Ethanol

It is a type of fuel; an alternative energy.  Ethanol is an alcohol extracted with the help from the yeast of sugars. However, fuel ethanol is highly concentrated ethanol that can be used as a fuel for cars (1). Bio-fuels are believed to be great sources of energy. Ethanol, is believed to be one of them because it involves photosynthesis to be produced. Solar energy is “captured and transformed into biomass that can be combusted to produce energy.” Additionally, the Carbon Dioxide placed into the atmosphere will be reused in the next cycle.  Sugarcane ethanol is promising. It is able to absorb more CO2 than what it produces and the price of production is low (3).

It could be blended with gasoline and used for cars. In order for most cars to work normally, the blend from gasoline and ethanol can be only up to 10% ethanol. There are blends that go up to 85% ethanol but their implementation requires the cars to be modified (1). “The drop in demand for gas has helped push up ethanol stocks to a record high last week of 22.7 million barrels as the U.S. government mandates that each gallon of gasoline in the country can contain only 10 percent ethanol (2)” Additionally, since the demand for gasoline has gone down, suppliers cannot afford to blend more ethanol. They need either the price of or the demand for gasoline to go up or they will have to shut down their plants. (2)

Ethanol is an alternative energy to fossil fuels because it is a renewable source. However, energy is lost when “converting from one form of energy to another.” As a result, ethanol is not as powerful as other sources of energy. Another problem with the production of ethanol involves the energy necessary for its production. Fuel is used to transport the plants and inside the factories to process it.(1) The largest producer of ethanol is The USA but it is produced from corn. Brazil is the second largest producer of ethanol and the largest sugarcane ethanol producer in the world (4). Both situations are the result of climatic conditions.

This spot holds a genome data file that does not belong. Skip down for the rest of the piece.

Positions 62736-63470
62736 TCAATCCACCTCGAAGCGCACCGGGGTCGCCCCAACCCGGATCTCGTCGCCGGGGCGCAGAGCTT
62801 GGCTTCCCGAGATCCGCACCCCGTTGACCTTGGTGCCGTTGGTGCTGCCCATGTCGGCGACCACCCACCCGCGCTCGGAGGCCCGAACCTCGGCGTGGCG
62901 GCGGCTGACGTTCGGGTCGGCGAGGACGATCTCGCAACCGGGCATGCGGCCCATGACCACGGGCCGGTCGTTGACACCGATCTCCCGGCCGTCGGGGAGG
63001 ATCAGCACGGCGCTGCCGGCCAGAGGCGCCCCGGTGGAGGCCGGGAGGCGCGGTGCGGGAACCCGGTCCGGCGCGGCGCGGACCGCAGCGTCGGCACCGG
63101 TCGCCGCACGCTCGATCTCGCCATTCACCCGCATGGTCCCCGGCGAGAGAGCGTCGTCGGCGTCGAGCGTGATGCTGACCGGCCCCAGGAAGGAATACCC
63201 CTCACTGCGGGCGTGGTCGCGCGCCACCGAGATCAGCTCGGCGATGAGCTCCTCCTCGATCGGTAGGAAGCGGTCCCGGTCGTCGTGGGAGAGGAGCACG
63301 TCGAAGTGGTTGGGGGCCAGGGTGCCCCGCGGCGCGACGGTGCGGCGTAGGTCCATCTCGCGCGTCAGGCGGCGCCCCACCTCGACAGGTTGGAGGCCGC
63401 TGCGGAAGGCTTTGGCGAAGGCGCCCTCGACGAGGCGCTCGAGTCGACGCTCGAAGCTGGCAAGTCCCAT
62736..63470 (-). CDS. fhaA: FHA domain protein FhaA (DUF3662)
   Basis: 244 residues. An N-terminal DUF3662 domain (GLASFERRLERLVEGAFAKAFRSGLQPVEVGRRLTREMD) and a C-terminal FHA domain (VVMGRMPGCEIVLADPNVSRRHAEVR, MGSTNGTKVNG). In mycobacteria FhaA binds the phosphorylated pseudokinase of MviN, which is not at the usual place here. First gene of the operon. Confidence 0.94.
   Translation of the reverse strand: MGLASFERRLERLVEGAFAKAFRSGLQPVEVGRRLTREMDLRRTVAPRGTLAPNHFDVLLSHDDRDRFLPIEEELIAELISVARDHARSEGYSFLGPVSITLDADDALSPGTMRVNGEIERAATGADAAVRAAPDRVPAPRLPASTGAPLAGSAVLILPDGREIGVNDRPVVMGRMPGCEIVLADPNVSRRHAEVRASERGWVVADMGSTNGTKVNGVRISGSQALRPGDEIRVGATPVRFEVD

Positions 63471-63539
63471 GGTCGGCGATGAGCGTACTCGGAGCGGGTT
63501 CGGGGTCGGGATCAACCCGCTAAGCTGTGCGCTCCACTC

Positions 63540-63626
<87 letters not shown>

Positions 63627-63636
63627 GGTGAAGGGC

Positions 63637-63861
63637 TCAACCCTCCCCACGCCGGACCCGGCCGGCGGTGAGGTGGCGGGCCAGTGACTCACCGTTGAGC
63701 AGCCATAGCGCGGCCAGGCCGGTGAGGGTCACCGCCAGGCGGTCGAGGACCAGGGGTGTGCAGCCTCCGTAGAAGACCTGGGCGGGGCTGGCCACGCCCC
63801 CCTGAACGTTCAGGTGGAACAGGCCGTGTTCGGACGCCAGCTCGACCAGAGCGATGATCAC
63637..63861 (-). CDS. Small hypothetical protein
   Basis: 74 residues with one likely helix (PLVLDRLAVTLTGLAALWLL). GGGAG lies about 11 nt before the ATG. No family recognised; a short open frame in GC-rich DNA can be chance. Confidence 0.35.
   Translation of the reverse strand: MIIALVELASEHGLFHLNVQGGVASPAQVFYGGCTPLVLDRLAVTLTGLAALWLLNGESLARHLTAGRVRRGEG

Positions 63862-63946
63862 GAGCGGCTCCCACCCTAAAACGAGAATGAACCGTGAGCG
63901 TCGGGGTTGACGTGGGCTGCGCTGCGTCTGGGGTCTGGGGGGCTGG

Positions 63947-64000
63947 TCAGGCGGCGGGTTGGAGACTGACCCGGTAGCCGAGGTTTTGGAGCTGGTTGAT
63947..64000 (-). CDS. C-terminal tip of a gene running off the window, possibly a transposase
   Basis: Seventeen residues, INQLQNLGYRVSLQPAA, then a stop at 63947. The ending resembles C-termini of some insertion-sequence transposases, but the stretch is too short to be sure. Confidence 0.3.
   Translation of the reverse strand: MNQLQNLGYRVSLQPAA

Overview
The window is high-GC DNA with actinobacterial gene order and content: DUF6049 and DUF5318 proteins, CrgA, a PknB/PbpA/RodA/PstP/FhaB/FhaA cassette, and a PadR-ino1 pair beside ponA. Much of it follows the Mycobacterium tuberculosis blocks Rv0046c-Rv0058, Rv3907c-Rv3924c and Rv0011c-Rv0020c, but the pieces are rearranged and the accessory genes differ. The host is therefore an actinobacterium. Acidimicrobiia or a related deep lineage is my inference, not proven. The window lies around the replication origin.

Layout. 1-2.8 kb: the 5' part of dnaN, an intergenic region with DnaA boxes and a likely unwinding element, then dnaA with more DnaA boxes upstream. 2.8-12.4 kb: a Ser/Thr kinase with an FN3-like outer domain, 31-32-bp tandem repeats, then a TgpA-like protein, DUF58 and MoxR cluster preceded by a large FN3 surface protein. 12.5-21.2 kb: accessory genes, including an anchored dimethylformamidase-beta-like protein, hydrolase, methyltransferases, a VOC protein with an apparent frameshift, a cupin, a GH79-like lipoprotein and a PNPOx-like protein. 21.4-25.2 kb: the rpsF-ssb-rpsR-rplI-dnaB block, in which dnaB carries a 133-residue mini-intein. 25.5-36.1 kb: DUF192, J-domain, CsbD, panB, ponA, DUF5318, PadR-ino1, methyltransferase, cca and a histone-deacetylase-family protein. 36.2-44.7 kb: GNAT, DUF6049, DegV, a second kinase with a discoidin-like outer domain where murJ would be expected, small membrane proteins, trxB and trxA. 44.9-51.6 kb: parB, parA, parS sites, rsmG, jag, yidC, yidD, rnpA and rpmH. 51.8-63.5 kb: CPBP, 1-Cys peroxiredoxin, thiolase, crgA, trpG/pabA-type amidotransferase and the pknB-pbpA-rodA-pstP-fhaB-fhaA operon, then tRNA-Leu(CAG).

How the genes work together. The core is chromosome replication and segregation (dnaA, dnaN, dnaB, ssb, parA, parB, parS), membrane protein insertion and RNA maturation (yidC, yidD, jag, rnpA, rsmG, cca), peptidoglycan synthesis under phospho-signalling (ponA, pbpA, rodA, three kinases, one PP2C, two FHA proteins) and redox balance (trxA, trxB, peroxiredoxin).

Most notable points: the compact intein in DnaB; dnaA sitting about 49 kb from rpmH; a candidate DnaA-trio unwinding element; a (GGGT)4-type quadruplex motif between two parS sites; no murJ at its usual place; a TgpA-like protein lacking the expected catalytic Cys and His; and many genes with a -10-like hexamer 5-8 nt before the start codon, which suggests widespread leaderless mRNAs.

The demand for ethanol has increased as fossil fuel’s prices increase. This has led to an increase in ethanol production but this presents challenges for agriculture and the economy in general. Since more corn, sugarcane, and beet-sugar produces are being used as a source of ethanol, the supply for sugar and HFCS lowers. The industry is facing a challenge and some “advances in biotechnology and engineering” have opened our minds. Different types of raw materials could be used for the production of ethanol. (1)

How is it produced?

Is ethanol worsening economy?

Concerns have been raised since the supply of sugar is being affected by the supply of ethanol. The video below shows a small picture of the debate around it.

Works Used:

(1)Nathan S. Mosier and Klein Ileleji. “How Fuel Ethanol Is Made from Corn.” Purdue University. Web. 20 March. 2012 <http://www.extension.purdue.edu/extmedia/ID/ID-328.pdf>

(2) Hirtzer, Michael. “Gasoline Rises to Record Premium over Ethanol.” Reuters. Thomson Reuters, 26 Mar. 2012. Web. 22 Apr. 2012. <http://www.reuters.com/article/2012/03/26/us-gasoline-ethanol-spread-idUSBRE82P15420120326&gt;.

(3) Luiz Martinelli and Solange Filosofo. “Expansion of Sugarcane Ethanol Production in Brazil: Environmental and Social Challenges.” Web. 18 March. 2012. <www.tamu.edu/faculty/tpd8/BICH407/Brazilenvsoc2.pdf>

(4) “Ethanol.” Times Topics/ Ethanol. 22 Apr. 2012. Web. 22 Apr. 2012. <http://topics.nytimes.com/top/reference/timestopics/subjects/e/ethanol/index.html&gt;.

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